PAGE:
Friday, March 4, 2016

How to conduct a classroom discussion

Sample Guidelines for Classroom Discussion
Argument and Inquiry Seminars:
Potential Activities to Set Classroom Discussion Environment
1.      Create a safe environment for productive classroom discussion
2.      Set expectations for class participation and discussion content

Activity 1: Students set discussion criteria and rules
Time: 45 minutes
The class I use this exercise for is an upper-level seminar of about 15 students.  I expect students to attend and actively participate in class – both speaking and listening to others.  There are two student discussion leaders assigned to lead each class, which includes a discussion of several readings, connections with earlier course material and with everyday experience.  I tell students that one of my objectives, as a professor, is to give them experience expressing their ideas orally and in leading a group discussion – two important skills in the post-collegiate “real” world.
I start the class off by telling students that class discussion is the core of the class – they will get more out of the class if they attend and participate in discussion, and they will get much less enjoyment and information out of the class if they opt out of these activities.  In fact, they have to attend class in order to pass – too many absences results in an automatic no credit.
I then challenge them to think of elements that make a good discussion – either a casual discussion with a friend or a larger classroom discussion.  I write everything down on the board, even if it doesn’t initially seem relevant, using commentary and arrows to draw connections between different ideas and to draw out elements that were not clearly stated.  Sometimes I will try to group related ideas on the board.  If items that come up later would better fit a follow-up question, I’ll write it down, then use an arrow to move it later in discussion.  We end up with a messy map, and it usually includes many of the following ideas (roughly organized and edited here).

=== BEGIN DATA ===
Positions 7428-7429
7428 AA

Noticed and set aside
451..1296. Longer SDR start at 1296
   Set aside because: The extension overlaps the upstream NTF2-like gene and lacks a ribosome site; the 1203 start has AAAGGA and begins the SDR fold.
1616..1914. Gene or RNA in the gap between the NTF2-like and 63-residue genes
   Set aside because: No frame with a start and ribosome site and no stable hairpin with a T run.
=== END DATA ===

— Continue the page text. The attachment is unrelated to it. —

1.      What are qualities or characteristics of good discussions?
a.       Participant engagement
    i.      Meaningful conversation
    ii.      Fluid discussion
    iii.      Balanced participation
    iv.      Active listening
    v.      Leave wanting more
b.      Participants have mutual trust and respect
      i.      Development of intellectual relationships
1.      Honesty
2.      Develop mutual respect
3.      Everyone is heard
4.      Mutual sharing
5.      Acknowledge others’ contributions
    ii.      Open-mindedness
    iii.      Safe space
1.      Freedom to question, disagree, or admit non-understanding
2.      Sensitivity  
c.       An opportunity to affirm and develop existing ideas
      i.      Validate ideas and theories
      ii.      Deeper understanding
      iii.      Understanding pushed to new areas
d.      An opportunity to explore new ideas
       i.      Learn something new and interesting
       ii.      Contribute something new and interesting
       iii.      Spark new ideas and directions for thought
       iv.      Feeling unsettled
       v.      Explore new ideas
       vi.      Variety of viewpoints
       vii.      Take risks
Next, I ask students to set ground rules for discussions.  What kind of expectations do they have for themselves and their peers in a discussion that they want to be productive?  They need to set up a set of criteria that will nurture good discussions.  These should be more concrete than the responses to the first question.  I tell them that I will be using these criteria to evaluate their class participation.  While the students don’t always realize it explicitly, they generally have criteria that address each of the main qualities discussed in (1).  If they don’t include any guidelines that address a particular goal, I might explicitly point out the parallels.
2.      What ground rules / guidelines should we follow in discussions?
a.       Participant engagement
   i.      Participate (Equality of participation?  Quality vs. quantity)
1.      Consider “talkers” vs. “listeners”
2.      Encourage participation of peers
3.      Turn-taking (raising hands?)